Taking Debt and Overspending Is Good

If you know what you’re doing.

I heard Dan Peña explaining a business practice that he followed back in the day. Mr. Peña was spending 125% of his revenue every year, which astonished me.

I have written about entrepreneur mindset before and I have mentioned the lack of risk aversion as a part of it. Even then, I couldn’t think about spending 125% of my revenue every year. That was one of the moments when something I learned expanded my consciousness to new possibilities.

Conventional wisdom says “spend less than what you earn, save the difference, and never take debt except for your home.” I follow that advice and it’s kind of useful for the average person. However, entrepreneurs are a different breed.

Mr. Peña’s justification for spending more than what he earns was to give himself no way out but to perform at his best. Talk about motivation.

When Mr. Peña was spending 125% of his revenue every year, he most probably spends this revenue into businesses that would bring more profits down the road. So, he was probably following an aggressive growth strategy.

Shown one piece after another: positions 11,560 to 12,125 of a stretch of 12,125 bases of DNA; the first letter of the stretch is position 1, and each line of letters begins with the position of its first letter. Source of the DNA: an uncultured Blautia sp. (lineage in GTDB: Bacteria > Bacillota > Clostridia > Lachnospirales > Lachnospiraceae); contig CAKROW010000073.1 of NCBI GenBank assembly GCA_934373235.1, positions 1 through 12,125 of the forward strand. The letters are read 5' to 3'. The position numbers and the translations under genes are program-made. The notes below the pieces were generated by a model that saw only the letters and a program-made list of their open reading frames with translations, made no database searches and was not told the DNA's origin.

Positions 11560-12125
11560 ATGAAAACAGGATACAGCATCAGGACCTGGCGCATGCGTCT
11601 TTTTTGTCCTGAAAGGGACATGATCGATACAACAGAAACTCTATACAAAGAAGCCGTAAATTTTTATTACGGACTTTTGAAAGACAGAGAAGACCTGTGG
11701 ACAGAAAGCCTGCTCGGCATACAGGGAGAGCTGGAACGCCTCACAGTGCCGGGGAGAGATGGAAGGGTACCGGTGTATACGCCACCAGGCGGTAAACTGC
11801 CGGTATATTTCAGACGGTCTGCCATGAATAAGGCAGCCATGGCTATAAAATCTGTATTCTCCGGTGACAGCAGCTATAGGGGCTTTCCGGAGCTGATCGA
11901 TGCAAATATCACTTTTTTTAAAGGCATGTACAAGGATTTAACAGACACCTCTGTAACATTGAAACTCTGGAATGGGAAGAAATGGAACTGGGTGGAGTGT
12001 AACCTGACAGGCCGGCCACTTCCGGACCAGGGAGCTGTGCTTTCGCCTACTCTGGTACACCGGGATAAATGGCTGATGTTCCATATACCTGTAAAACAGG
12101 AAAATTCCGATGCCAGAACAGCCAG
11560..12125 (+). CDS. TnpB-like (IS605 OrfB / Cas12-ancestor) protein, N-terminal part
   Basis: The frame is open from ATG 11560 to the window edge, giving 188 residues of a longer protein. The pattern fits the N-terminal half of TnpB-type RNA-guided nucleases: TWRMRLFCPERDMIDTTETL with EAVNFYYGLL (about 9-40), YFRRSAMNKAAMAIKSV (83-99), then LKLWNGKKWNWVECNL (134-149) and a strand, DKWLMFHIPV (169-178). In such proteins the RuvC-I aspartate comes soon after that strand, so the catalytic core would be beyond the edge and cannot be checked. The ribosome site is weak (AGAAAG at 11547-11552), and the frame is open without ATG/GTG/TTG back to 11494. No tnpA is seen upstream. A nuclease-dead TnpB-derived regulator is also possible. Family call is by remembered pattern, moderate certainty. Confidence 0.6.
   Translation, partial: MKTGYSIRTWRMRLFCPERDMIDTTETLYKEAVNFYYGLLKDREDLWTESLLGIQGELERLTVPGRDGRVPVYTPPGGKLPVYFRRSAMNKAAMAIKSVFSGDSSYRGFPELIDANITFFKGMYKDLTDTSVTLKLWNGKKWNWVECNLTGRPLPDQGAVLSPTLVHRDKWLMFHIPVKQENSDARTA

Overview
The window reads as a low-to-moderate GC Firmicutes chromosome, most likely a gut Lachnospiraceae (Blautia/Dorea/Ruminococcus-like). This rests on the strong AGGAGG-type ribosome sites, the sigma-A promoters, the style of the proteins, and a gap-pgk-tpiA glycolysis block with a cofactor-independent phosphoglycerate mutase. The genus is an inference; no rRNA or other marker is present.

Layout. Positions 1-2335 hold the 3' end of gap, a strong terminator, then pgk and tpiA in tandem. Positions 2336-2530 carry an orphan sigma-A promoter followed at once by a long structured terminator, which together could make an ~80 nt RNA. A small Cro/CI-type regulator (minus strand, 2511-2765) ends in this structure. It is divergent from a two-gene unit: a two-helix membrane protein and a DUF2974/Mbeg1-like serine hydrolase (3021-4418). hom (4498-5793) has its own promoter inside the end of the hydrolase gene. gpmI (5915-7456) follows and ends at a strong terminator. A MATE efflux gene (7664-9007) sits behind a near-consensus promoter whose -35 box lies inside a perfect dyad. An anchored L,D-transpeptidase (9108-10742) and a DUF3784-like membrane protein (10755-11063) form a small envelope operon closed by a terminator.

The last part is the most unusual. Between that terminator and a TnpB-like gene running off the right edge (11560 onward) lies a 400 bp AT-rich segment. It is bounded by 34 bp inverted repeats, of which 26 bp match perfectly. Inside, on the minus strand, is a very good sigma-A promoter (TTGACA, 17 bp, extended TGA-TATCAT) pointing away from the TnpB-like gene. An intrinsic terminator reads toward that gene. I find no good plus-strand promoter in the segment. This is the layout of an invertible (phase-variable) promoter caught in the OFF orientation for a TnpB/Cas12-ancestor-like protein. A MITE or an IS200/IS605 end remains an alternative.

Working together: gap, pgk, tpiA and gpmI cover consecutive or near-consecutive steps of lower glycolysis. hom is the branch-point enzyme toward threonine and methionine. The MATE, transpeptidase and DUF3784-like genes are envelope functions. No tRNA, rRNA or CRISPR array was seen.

The way an entrepreneur overspends and the way a regular person overspends are two different things.

An entrepreneur overspends by investing into businesses and assets that would bring profits in the future. A regular person overspends into liabilities, things that would only depreciate and will not bring any money in the future.

Robert Kiyosaki explains the difference between assets and liabilities brilliantly in his book “Rich Dad, Poor Dad.” Mr. Kiyosaki claims that even your home is a liability, because it doesn’t bring any income, but requires you to spend money.

“Your home is a liability.” Robert Kiyosaki

Taking debt to invest in assets, in your business, and in your career is a risky move. It’s a double edged sword, which works out for some people and doesn’t work for others. For example, think about all the people who are stuck with their student loan debt or lost their savings in the real estate crash.


Debt is an instrument entrepreneurs use to pursue growth. It requires doing your due diligence for sure. If you take into account the official 2% inflation target in fiat currencies, the governments are actually encouraging people to take on some debt. On top of the inflation argument, having to pay debt to keep your business aloft can be a huge motivation.


This post is for information purposes only and not intended to be investment or business advice.